What Happened to the Center-Left?


Flickr / Herman Bundestag

Annie Walker
Opinions Editor

Americans might recognize the struggles of the modern Democratic party, whose lackluster ‘Better Deal’ platform can hardly be said to have made a splash, let alone inspired the masses. The troubles of center-left political parties are far from limited to the United States; traditionally strong liberal parties across Europe have had difficulties getting voters to understand what exactly they stand for these days. The upcoming German federal elections are not likely to unseat Chancellor Angela Merkel, but they will offer another window into the state of Western center-left parties through the fate of the Social Democratic Party, or the SPD.

Nearly all political parties in Germany fall at or to the left of both major American political parties, with the exception of the Alternative for Germany party, whose vitriolic right-wing nationalism marks them as being far to the right of Trump’s Republican party. Equivalencies across nations aside, there are two major parties who currently control government together via coalition, with the CDU/CSU on the center-right and the SPD on the center-left. Despite this being her twelfth year in office, Angela Merkel and her party, the CDU/CSU, are likely to earn at least a strong plurality of votes.

The SPD, on the other hand, will likely see its support continue to erode, inching closer to making up only a quarter of the vote where it once gained upwards of a third of the votes in the 1990s and early 2000s. Why has this support fallen off? Progressive policies are widely supported, from the expansive social safety net to efforts to mitigate the effects of climate change. The CDU/CSU is conservative in the traditional sense of the word – slow to change and hesitant to rock the boat – yet it maintains strength in the face of a quickly changing world. The CDU/CSU has what the SPD, and many center-left parties, are struggling to hold onto – a well-defined base.

Torn between action and incrementalism, the SPD faces the same pressures as the UK’s Liberal Democrats and America’s Democratic party. Before they can define what they stand for, they must grapple with who they stand for. Each of these center-left parties was held together by a broad coalition of people whose interests were aligned; the unification of manufacturing workers and young progressives sounds familiar, doesn’t it? As the demographics of who each country’s laborers are has shifted, there has been less holding these groups together.

The SPD, like its fellow center-left parties, is at the point where it must choose who it wants to be. Focusing on retaining working class voters risks further attrition of those who are more socially liberal to smaller parties. Embracing dramatic change might keep those at the edge of the party in place, but what of the party’s base? Their option is to press ahead as though nothing has changed and old policies are still as attractive today. Unfortunately, the do-nothing plan is both objectively the worst way to keep voters on board and the most likely course.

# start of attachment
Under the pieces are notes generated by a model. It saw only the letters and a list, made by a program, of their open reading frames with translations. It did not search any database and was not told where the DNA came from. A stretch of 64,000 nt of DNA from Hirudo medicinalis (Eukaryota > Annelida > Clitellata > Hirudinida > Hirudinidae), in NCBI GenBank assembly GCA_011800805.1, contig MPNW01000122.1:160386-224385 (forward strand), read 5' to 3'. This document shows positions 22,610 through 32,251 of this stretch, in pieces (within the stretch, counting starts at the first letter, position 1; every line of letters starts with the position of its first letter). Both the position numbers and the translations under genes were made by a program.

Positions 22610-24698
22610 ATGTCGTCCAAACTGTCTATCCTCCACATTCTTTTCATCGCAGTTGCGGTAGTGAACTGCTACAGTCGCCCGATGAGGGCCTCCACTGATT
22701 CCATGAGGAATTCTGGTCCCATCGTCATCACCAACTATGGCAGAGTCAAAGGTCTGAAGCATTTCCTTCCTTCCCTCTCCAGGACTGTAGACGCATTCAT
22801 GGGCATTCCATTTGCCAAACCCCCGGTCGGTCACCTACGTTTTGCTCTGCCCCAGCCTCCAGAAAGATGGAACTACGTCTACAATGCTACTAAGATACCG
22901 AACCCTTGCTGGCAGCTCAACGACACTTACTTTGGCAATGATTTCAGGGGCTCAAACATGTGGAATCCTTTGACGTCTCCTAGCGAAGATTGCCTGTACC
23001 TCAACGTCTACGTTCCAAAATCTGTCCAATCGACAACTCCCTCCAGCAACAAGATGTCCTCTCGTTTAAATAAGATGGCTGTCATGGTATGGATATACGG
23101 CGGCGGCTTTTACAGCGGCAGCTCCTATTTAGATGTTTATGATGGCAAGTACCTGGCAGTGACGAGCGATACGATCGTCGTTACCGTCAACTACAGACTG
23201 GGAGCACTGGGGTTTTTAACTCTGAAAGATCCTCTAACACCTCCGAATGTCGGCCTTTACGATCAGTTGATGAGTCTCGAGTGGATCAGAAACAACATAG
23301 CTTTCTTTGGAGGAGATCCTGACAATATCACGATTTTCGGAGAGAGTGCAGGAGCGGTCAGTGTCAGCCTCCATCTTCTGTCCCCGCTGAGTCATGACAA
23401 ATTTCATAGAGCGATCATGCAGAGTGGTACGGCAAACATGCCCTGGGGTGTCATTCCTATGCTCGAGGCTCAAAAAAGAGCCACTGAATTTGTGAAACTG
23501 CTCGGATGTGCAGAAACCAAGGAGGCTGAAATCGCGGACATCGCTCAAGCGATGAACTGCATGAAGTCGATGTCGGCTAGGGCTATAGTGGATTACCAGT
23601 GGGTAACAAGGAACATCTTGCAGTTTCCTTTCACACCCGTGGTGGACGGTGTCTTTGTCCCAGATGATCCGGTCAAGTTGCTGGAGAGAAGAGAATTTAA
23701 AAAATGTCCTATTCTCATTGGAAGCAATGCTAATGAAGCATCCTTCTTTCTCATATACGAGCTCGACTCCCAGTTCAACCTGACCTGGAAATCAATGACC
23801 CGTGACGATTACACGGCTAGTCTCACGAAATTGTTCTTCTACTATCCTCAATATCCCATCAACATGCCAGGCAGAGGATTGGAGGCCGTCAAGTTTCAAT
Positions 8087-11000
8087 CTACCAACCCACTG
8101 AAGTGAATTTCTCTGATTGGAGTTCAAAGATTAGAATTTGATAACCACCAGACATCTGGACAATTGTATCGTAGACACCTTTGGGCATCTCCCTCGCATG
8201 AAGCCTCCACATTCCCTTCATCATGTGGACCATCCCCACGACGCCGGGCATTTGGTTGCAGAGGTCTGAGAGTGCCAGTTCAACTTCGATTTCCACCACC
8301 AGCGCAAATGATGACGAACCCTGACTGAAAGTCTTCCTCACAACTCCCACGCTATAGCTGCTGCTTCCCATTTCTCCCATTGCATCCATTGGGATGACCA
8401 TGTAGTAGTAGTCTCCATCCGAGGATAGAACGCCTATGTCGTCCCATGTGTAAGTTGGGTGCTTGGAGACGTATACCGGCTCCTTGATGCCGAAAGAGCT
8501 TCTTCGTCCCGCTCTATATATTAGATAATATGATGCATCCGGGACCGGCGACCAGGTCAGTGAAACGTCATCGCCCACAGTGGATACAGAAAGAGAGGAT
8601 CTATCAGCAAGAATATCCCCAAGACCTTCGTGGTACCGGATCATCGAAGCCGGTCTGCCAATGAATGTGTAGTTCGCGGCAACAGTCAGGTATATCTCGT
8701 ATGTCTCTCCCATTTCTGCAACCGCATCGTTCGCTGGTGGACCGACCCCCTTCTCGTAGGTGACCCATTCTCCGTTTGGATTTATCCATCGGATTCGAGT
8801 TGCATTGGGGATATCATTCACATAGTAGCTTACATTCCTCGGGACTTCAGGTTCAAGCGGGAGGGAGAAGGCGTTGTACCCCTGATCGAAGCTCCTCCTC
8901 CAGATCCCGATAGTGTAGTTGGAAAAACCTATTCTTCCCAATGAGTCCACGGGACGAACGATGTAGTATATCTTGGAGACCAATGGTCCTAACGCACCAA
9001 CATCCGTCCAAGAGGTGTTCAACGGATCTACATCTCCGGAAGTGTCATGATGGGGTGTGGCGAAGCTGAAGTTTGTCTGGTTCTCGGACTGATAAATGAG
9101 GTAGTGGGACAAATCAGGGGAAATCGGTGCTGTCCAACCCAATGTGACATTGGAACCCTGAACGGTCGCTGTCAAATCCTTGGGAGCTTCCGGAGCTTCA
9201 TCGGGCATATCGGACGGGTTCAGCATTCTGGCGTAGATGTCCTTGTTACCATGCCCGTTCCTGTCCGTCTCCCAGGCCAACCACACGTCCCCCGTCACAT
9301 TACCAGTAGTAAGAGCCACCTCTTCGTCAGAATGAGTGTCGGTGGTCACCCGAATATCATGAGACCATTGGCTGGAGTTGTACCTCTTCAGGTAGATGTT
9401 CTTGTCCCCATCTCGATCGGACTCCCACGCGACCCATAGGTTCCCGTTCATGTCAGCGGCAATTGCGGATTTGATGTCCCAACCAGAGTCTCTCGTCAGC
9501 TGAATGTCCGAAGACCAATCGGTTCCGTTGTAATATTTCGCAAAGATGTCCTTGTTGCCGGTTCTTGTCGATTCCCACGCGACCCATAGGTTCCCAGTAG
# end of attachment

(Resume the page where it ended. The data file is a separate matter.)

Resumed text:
Change is hard. Decisions are harder. Organizations do not frequently change course without hideous wake-up calls. For center-left parties, though, their erosion has not come in the form of a wake-up call. It has come through factionalization that makes it difficult to see the forest through the trees. It has come with caveats, from the familiar reminders that Hillary won the popular vote and reports of British voters filled with regret over voting to leave the European Union.

These little soothing bursts tell us that, actually, a very large number of people agree with us! We just have to do a little better – there is nothing to address here. I, myself, am only able to reflect on these reminders because I too believe them. But as another federal election rolls around, it might be time to add these losses up and talk more seriously about the problems these parties have.

It is often difficult to understand the implications of events as they are still unfolding. Regardless of the specifics of the Sep. 24 election, certain trends are unfolding across Western democracies that point to a change in how citizens relate to their government. Party identification and registration is falling, but what that decline is making way for is still somewhat unknown. Whatever rises to power, channeling the unbounded progressive energy of recent years, will be the force that can give a satisfying answer to questions of what they believe in – and it doesn’t look like traditional liberal parties will be the ones who can do that.

Categories: Editorials, Opinions


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